The thinking mind is a funny thing – agile, adaptive and inquisitive by nature – genius at solving problems, planning and moving us toward goals and aspirations. This same mind, on a moment’s notice, can take us back in time to cherish a memory, ruminate on past difficulties and then to leap ahead again in worry and anxious anticipation.
We humans truly are time travelers – and if you pause to consider your own experience, it may not surprise you to learn that recent research confirms the mind’s tendency to roam. It turns out that the human mind is a wandering mind. If what’s happening right now isn’t compelling, the mind will predictably meander into the past, fly to the future or sink into commentary about what has been, what is and whatever might come. The results of one very large study (see below) showed that across gender, age, income and culture, human minds tend to wander away from the present moment nearly 50% of the time.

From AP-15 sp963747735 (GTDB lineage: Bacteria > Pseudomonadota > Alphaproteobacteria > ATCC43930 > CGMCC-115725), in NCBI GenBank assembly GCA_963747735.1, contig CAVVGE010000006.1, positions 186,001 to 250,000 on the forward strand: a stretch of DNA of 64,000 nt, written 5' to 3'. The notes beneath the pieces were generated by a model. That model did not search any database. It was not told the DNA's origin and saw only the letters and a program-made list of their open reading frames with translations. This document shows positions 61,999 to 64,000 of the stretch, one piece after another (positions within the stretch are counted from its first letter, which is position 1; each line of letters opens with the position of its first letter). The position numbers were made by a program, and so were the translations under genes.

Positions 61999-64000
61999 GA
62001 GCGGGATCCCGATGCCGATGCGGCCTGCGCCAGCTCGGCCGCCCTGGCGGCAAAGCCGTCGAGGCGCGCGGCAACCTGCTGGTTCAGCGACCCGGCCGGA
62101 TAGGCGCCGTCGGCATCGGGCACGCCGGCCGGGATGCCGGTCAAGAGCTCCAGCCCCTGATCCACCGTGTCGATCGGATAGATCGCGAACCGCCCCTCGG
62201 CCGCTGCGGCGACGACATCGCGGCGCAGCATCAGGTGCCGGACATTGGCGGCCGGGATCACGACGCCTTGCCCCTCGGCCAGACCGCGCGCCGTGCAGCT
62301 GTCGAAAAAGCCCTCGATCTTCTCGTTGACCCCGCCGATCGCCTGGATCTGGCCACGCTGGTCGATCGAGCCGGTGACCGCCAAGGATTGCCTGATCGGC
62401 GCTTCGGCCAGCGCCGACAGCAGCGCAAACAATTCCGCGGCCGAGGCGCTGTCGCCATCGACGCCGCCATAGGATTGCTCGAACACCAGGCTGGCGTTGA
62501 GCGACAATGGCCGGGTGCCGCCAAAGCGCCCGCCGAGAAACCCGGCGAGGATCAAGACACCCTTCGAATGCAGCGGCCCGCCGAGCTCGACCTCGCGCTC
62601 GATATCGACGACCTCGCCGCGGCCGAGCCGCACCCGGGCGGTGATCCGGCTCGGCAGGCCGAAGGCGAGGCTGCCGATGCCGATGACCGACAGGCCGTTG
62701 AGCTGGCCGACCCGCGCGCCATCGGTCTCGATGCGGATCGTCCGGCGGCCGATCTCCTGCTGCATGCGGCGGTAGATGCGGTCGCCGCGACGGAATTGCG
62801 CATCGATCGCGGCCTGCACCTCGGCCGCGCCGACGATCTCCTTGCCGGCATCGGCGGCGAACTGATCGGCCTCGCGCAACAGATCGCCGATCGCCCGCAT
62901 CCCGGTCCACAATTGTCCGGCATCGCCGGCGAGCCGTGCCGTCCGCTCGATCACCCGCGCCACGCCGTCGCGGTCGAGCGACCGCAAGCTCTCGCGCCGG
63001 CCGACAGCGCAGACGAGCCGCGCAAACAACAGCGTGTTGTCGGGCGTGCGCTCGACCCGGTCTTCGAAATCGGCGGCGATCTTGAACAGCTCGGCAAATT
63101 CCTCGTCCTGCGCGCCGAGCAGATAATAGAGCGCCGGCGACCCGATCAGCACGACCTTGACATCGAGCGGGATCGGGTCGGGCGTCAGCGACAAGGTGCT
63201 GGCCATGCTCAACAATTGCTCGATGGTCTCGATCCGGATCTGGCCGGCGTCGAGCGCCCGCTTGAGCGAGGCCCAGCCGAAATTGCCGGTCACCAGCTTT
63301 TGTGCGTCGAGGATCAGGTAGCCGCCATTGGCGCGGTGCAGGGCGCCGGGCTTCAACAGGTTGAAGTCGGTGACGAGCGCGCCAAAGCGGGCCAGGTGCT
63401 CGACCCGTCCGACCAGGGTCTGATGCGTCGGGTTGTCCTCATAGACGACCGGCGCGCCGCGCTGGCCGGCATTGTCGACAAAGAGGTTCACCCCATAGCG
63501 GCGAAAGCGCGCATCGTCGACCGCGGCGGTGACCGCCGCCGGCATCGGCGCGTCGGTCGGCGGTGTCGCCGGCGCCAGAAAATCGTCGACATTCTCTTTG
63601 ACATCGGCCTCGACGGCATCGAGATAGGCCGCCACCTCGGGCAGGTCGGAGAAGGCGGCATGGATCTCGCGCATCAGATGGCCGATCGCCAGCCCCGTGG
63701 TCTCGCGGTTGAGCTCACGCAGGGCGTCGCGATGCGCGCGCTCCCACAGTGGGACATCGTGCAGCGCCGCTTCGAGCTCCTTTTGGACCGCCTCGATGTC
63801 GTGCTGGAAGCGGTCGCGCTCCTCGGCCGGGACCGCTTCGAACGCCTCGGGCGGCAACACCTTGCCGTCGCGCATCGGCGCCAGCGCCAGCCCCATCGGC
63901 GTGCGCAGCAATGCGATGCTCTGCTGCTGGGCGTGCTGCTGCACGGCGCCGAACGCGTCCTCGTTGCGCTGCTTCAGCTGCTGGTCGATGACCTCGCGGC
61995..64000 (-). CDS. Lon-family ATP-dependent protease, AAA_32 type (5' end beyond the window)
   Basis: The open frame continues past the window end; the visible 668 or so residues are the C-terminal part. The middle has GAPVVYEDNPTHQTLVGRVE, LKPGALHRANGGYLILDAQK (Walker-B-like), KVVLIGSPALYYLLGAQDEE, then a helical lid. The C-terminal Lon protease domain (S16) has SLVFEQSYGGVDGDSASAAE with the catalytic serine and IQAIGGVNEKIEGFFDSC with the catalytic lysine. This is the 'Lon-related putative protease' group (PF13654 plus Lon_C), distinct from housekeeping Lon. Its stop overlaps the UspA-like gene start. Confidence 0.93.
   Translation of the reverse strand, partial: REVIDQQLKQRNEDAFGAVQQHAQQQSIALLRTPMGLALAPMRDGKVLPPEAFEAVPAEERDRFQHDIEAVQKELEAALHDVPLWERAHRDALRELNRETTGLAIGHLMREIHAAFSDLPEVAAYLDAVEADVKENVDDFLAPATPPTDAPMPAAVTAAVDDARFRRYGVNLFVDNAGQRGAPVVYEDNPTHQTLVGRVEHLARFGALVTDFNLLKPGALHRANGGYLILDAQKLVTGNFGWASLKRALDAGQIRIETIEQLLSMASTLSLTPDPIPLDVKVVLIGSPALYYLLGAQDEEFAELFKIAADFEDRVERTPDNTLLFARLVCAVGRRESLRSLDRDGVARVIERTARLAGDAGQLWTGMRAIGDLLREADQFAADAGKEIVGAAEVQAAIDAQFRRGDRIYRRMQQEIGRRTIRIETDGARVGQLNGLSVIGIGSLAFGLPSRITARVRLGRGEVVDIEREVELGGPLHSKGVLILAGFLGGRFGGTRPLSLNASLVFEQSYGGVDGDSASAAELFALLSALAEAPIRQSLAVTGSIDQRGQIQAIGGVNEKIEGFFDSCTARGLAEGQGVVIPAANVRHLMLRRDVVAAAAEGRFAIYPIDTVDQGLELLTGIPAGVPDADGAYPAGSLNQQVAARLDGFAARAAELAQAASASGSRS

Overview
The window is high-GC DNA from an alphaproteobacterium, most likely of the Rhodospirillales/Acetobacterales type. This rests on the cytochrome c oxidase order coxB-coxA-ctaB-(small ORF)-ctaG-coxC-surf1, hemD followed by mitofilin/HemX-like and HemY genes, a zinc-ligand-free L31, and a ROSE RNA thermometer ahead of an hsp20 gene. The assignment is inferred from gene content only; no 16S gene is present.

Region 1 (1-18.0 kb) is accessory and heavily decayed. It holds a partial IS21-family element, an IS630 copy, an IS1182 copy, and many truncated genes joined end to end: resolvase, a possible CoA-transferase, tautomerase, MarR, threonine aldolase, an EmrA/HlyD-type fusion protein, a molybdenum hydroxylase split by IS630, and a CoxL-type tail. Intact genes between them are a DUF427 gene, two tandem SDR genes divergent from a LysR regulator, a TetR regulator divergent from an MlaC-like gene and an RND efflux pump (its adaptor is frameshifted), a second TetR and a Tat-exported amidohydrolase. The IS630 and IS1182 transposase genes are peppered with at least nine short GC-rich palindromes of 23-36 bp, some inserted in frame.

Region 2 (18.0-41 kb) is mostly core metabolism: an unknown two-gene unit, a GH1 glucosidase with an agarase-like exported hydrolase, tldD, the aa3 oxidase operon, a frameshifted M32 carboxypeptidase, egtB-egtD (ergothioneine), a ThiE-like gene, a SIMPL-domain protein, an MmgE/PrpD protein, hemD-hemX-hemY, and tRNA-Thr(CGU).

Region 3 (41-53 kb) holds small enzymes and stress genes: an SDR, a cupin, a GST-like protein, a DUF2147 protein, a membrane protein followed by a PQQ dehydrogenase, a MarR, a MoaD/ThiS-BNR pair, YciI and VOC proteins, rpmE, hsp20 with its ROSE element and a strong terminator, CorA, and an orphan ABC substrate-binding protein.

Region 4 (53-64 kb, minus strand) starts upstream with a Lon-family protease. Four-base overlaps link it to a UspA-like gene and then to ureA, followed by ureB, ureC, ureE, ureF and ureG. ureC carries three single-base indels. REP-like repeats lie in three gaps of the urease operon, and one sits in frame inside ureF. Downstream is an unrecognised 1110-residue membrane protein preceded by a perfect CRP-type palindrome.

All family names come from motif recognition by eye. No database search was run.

The same research suggests what we may already suspect: That a “wandering mind is an unhappy mind” and greater wellbeing is associated with spending more time right here, in the present moment. Exercising the mental capacity for presence turns out to correlate closely to increased happiness overall.
Living more in the present is a skill we can develop – and mindful movement, yoga and meditation are some of the most effective ways to cultivate that skill – moment by moment. Practicing presence through the doorways of sensation, breath, movement and stillness, we develop neural pathways in the brain that allow us to choose living more fully into the “here and now” instead of in the “there and then”.
Stay tuned for more on the relationship between mindfulness and movement and how nurturing that connection supports greater resilience and wellbeing.
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